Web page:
Epidemiological studies also indicate that environmental factors affect the rate of schizophrenia (8;22-24), including adverse experiences in childhood (25). Living in urbanized communities raises the risk of schizophrenia (26), and the tendency to develop schizophrenia is higher among certain ethnic groups as compared with native-born individuals (27).

With respect to long-term prognosis, longitudinal studies that have followed patients with schizophrenia for more than 25 years have suggested that approximately 35% of patients recover fully and that another 35% function independently and are self-supporting, with some possibility of residual symptoms (28). A 25-year follow-up study that evaluated profoundly disabled patients with schizophrenia with an average of 16 years of schizophrenic symptoms and an average total disability of 10 years found that 68% of these subjects were free of schizophrenic symptoms and that 45% were free of all psychiatric symptoms at 25 years (29).

Specifically, studies of EOS show that the disease displays strong associations with poor premorbid functioning and a reduction in normative development (30), and this diminution seems to be more severe in patients with EOS as compared with AOS. In addition, studies have shown that, in about 20% of adolescents who have been diagnosed with schizophrenia, clear language and motor developmental delays are present; these delays are only found in about 10% of patients with AOS (31). Research has also reported a substantial difference in the premorbid intelligence quotients of patients with EOS as compared with those with AOS, with patients with EOS scoring roughly 10 to 15 points lower (30). Patients with EOS generally have more negative symptoms, more severely incoherent thoughts, and a more profoundly disordered sense of self, whereas AOS is associated with more severe positive symptomatology, such as paranoid delusions (32). As compared with the relatively high remission rates for patients with AOS, only 12% of patients with EOS are in full remission at discharge. In several prospective follow-up studies, patients with EOS have displayed a chronically disabling course of illness and severely impaired functioning well into adulthood (13,33).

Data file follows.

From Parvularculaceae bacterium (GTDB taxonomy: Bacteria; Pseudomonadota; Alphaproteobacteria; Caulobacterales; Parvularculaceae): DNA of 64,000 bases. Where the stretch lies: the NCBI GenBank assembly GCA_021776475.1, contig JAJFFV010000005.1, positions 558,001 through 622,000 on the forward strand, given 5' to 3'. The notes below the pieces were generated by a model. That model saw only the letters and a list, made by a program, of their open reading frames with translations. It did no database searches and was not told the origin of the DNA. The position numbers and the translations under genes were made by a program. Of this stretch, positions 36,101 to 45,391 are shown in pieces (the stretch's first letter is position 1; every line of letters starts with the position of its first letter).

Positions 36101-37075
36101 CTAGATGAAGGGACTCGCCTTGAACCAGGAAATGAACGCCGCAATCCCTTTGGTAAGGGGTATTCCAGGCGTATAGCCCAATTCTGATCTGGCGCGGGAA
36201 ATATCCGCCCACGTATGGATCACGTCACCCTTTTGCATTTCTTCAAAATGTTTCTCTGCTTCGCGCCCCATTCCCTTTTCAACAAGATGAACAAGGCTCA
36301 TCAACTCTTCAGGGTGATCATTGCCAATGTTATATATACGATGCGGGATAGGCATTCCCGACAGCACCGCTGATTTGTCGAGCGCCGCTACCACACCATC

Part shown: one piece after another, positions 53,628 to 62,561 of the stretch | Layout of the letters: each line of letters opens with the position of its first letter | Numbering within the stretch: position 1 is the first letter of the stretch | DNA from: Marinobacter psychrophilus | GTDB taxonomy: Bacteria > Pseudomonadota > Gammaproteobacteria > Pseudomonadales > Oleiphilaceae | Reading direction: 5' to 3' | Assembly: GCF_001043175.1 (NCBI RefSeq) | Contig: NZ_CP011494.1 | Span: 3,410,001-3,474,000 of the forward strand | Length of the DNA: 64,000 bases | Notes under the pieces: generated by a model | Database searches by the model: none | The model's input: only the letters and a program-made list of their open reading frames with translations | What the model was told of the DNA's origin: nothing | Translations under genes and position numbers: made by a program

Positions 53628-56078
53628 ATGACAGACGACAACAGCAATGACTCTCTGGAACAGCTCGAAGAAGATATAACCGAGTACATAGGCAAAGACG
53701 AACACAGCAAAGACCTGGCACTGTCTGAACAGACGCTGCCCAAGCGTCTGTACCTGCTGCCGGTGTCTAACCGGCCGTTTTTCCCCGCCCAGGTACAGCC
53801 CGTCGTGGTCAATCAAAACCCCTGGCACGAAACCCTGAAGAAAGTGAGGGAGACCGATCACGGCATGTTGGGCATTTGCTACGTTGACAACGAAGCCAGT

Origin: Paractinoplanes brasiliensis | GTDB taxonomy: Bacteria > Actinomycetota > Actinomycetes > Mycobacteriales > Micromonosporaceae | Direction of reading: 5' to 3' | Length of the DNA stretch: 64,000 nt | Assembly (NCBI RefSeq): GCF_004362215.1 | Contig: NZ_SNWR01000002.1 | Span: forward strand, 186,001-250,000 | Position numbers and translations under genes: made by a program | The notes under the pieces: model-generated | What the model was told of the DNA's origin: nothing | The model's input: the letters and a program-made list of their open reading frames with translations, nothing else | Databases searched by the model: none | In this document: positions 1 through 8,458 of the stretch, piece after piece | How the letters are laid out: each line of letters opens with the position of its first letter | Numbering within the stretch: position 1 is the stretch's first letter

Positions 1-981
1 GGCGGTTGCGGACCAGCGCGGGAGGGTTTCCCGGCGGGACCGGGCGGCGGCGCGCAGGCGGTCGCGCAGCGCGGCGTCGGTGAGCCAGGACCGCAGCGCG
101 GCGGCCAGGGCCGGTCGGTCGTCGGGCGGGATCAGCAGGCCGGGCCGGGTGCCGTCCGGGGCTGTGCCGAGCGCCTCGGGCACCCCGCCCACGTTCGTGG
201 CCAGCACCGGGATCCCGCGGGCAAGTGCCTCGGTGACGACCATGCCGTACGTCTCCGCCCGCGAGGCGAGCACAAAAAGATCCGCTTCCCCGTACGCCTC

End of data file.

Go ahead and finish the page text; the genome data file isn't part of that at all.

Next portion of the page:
Important EOS predictors of diminished functioning point to premorbid cognitive and social deficiencies (33), long periods of untreated psychosis, and a long first psychotic episode (34).